Illinois is averaging almost 200% more new COVID-19 cases a day than just two weeks ago.
New figures released Monday by the Illinois Department of Public Health show the state is averaging 811 new cases a day during the past week, compared to a seven-day rolling average of 285 new daily cases for the week ending July 5 -- a 185% increase during that time.
Illinois’ seven-day new case rolling average hasn’t been above 800 since May 31.
That’s still a far cry from this past winter’s infection surge, when the state was averaging more than 12,000 new cases a day.
Monday’s figures from IDPH also show hospitalizations continue to rise throughout the state, with hospitals now treating 537 COVID-19 patients, 107 of whom are in intensive care. Two weeks ago, hospitals were treating 380 COVID-19 patients. That translates to a 41% increase since then.
“Unvaccinated Americans account for virtually all recent COVID-19 hospitalizations and deaths,” Jeff Zients, the White House COVID-19 response coordinator, said during a Friday press briefing. “Each COVID-19 death is tragic. And those happening now are even more tragic because they are preventable.”
IDPH figures show 52,137 more COVID-19 vaccine doses were administered since Friday, with 20 more deaths and 2,817 new cases diagnosed during that time as well.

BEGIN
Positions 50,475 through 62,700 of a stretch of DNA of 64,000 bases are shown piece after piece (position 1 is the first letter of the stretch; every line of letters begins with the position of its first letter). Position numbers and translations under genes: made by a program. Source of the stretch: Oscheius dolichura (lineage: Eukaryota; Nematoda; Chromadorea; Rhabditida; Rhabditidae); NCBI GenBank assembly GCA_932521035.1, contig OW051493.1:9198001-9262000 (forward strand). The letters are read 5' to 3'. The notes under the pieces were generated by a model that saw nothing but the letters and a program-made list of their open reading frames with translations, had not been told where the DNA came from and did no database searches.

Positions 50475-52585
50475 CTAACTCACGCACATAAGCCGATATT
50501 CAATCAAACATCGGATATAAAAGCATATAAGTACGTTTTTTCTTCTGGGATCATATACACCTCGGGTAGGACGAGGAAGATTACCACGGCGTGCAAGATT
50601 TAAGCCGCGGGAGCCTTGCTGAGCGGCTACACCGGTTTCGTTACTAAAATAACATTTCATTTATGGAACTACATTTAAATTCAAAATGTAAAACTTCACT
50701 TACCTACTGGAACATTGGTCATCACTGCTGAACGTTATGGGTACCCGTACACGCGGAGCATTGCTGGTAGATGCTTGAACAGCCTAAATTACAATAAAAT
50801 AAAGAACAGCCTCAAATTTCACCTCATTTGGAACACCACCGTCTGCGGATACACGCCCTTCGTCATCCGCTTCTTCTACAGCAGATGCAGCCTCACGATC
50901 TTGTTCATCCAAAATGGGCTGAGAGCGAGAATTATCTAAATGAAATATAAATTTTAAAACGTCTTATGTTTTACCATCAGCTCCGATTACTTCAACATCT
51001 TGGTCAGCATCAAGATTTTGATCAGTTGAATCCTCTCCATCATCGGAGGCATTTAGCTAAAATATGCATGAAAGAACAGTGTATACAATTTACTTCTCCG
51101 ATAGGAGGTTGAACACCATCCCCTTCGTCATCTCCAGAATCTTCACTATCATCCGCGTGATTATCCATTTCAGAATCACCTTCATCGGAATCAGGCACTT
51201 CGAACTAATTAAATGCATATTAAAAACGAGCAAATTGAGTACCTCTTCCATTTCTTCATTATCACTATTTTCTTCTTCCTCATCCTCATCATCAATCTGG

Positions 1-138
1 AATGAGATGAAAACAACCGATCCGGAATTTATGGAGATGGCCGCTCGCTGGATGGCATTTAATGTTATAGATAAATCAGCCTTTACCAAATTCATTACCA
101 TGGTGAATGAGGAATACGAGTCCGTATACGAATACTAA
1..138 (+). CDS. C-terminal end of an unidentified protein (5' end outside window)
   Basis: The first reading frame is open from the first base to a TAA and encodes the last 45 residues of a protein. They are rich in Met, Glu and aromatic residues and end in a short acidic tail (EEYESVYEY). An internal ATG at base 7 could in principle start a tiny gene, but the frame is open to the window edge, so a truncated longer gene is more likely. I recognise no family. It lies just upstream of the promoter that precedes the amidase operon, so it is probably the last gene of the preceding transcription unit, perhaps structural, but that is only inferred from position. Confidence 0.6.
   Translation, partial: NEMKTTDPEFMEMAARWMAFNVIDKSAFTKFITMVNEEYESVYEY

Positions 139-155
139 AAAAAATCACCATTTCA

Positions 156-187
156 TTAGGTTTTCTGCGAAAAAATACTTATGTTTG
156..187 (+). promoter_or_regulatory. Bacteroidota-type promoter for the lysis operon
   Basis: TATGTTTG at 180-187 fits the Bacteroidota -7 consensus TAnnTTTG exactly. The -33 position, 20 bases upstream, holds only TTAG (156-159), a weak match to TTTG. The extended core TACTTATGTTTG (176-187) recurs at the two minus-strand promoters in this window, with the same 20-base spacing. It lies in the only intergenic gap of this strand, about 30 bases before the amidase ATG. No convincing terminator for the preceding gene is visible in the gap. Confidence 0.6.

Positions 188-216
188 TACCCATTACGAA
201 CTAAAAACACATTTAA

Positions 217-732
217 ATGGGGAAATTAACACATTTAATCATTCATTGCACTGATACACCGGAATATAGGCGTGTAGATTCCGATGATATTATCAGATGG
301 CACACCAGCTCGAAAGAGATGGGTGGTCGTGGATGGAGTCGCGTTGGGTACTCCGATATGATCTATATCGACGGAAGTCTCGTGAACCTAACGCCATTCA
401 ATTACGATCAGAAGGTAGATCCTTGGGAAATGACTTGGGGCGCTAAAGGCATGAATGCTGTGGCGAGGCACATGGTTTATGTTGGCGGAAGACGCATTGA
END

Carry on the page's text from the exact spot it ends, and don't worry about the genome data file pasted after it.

The state’s seven-day case positivity rate has risen to 2.4% -- the highest level since mid-May. Case positivity shows the percentage of new cases derived from a batch of test results. Health officials use the figure to track the level of a virus’ spread throughout a particular population. A seven-day average is used to account for any anomalies in the daily reporting of those figures.
IDPH figures now show 12,969,499 doses of the vaccine have been administered since it was made available in December. Records show 55.6% of the state’s vaccine-eligible population of residents 12 and older are now fully vaccinated.
The state’s death toll from the respiratory disease now stands at 23,377, while 1,402,763 Illinois residents have been infected.
The American Academy of Pediatrics also released recommendations that all children wear masks during the upcoming school year, a stricter stance than has been taken by the U.S. Centers for Disease Control and Prevention.